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gertlex

October 11 2012, 20:49:45 UTC 4 years ago Edited:  October 11 2012, 20:51:00 UTC

Howdy there.

I wear Naida V's in both ears. I find I have my best phone convos via a custom modified bluetooth headphone/set.

I documented creating these 4.5 years ago (whoa!)
http://hearingaidhacks.livejournal.com/33200.html
And another never finished writeup here
https://mywebspace.wisc.edu/relson/web/BluetoothHeadphones.html

I'm on my second pair (the first pair had one side go bad that I've never fully diagnosed... but it lasted 3 years...); They're plenty durable and satisfying...

If bluetooth is an option with these conference phones, and you have an interest in this approach, I'd be glad to help.

On another note, I am curious: Were the pronunciation classes for helping you hear differences in pronunciation better, or were they to help you enunciate your own spoken words better? (Or, I suppose, a mix of both)

-Gert
Thanks a lot for your answer. Really smart idea from your part to craft that headset. I may try to do something like that if I find the time, but ask for a phone with a bluetooth connection at my workplace. We have to ask the client for anything we wish to put on the network, or on their equipment. I gave them a list of model numbers I got from Cisco, I read from some forum that the microphone needs to be further adjusted (or it applifies every noise around) in some models. I hope it goes smootly for the configuration and intallation, I don't really have the option to call Cisco's customer service. I couldn't really talk with my old hearing aids on the phone, so I just took them off... kinda defeat he purpose.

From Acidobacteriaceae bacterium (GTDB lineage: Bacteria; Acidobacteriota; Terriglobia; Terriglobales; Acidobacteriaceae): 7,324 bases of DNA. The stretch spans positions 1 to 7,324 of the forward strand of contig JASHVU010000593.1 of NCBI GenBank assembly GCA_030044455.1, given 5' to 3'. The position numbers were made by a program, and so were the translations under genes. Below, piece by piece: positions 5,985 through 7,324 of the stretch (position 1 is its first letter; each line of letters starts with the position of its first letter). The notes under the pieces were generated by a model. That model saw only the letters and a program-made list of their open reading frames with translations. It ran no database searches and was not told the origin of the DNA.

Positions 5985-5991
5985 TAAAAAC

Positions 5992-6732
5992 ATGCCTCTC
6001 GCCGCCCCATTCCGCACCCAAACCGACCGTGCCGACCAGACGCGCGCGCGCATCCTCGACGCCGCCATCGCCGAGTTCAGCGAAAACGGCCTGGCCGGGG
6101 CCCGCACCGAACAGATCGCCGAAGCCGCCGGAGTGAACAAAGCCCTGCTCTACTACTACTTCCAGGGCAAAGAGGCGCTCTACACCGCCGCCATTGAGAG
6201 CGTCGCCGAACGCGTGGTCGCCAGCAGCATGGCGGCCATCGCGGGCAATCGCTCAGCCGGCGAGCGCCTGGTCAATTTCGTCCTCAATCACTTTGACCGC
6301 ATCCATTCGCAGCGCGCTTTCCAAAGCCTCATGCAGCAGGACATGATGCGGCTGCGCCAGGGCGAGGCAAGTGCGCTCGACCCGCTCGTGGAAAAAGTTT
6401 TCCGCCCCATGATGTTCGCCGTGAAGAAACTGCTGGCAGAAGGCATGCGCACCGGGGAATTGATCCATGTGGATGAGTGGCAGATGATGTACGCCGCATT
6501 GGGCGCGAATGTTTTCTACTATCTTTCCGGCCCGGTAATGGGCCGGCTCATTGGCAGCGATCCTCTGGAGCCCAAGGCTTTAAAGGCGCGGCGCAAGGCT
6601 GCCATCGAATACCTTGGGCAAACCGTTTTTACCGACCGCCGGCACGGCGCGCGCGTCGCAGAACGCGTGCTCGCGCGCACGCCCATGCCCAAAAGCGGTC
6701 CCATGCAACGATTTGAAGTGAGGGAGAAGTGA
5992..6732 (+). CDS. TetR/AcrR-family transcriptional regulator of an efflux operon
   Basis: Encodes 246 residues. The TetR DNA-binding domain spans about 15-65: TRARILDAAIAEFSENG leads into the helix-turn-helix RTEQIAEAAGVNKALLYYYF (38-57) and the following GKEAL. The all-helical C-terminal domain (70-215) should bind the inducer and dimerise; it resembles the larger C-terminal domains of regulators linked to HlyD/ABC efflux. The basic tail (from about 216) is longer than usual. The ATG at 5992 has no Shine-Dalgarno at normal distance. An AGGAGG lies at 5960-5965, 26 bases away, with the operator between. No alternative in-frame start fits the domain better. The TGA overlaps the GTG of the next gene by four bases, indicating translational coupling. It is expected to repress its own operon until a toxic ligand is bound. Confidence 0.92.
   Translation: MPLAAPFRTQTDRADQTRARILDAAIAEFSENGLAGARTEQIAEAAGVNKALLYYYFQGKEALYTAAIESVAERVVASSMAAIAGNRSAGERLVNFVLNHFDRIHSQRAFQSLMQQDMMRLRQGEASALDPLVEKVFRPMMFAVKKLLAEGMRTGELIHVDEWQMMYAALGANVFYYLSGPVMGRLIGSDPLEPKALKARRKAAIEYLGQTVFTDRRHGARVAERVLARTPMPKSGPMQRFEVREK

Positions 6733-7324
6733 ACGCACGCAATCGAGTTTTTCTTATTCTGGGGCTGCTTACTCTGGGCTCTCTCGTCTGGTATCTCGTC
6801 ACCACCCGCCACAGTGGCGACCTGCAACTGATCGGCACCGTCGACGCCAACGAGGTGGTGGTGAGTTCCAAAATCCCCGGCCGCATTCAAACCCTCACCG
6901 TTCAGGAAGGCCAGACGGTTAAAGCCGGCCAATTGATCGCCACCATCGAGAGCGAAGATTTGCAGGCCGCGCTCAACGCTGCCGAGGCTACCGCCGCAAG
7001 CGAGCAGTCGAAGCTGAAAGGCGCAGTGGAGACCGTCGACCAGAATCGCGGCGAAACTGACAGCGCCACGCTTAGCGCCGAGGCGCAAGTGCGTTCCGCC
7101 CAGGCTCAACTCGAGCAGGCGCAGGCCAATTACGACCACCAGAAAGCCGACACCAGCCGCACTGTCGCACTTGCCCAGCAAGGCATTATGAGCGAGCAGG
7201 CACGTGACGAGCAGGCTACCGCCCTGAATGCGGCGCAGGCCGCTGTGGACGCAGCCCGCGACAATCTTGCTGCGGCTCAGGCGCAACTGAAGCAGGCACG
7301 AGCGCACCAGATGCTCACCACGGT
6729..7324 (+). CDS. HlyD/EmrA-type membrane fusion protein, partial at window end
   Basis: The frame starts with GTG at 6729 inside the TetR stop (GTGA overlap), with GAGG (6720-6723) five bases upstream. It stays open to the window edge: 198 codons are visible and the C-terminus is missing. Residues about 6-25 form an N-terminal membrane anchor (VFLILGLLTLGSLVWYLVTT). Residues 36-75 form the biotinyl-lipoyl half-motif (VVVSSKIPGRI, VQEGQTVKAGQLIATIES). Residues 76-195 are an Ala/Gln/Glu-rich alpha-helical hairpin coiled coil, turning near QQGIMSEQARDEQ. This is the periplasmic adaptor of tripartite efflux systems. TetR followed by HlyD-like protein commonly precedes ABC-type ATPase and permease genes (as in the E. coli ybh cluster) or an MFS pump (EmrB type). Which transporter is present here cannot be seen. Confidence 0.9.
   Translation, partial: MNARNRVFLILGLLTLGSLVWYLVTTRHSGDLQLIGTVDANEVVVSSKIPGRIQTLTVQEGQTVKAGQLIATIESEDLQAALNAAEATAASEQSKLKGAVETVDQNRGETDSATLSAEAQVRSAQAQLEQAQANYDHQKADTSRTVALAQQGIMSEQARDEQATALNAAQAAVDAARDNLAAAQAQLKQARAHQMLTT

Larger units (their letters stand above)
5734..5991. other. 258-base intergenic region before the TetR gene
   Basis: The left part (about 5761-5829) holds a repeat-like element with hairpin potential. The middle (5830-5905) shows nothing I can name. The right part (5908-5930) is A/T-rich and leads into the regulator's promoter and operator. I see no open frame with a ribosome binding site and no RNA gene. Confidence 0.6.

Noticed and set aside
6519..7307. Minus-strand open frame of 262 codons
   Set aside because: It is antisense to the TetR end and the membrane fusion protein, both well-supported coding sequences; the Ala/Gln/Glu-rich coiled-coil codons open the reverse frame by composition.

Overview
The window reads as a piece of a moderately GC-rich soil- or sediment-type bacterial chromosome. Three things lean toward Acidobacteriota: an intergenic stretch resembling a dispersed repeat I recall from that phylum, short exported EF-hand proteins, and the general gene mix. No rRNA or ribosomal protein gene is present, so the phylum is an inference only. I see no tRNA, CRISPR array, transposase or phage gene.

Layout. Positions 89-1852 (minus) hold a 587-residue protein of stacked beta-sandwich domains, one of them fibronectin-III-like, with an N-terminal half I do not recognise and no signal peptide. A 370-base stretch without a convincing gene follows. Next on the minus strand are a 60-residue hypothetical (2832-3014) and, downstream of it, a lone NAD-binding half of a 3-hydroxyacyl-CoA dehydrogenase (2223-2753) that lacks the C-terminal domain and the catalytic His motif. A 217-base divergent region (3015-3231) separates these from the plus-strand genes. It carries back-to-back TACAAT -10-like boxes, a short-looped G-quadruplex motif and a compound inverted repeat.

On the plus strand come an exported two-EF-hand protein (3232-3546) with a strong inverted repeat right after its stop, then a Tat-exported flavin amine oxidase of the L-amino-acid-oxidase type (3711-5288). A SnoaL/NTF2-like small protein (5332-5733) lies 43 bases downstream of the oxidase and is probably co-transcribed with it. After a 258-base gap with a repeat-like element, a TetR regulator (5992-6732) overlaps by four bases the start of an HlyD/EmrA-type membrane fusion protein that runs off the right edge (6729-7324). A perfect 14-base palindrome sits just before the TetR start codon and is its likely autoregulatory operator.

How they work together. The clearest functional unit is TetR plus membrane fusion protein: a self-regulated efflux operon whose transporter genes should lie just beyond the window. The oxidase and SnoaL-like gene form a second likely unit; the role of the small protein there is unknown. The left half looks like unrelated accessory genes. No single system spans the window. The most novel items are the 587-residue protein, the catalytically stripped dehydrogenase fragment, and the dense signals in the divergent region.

I have problems with high and low frequencies, so sound modulation is highly affected. I lost my hearing after a chemotherapy overdose, and the inner hear got seriously damaged (my CT scan says I can't walk, but I say otherwise).

For the pronunciation class, it really help with enunciation as I was expecting. What I was not expecting, is how it would help me hear better. After I took pronunciation classes, I started being able to do things I could barely do before... hearing a word I didn't know in the middle of a sentence. Before, I had to have somebody write down the word for me, so I could check it out. If I heard it in a sentence, it's like I could not cut it from the rest of the syllables of the sentence. I often have to guess what people really say. My brain plays tricks on me sometimes, there's times I am sure I heard a certain word, but that wasn't the word being said at all.
Which country are you located in? I'm in the USA and was able to get my hearing aids (Naida IX, by the way) covered by Vocational Rehabilitation; they help people get what they need in order to get/keep employment. While I (like you) can tough it out without hearing aids by compensating with concentration, it's draining; it's the magnitude of my hearing loss, not the level of ability I had to cope with it, that made me eligible. (And as a grad student, I really could not have afforded them on my own.)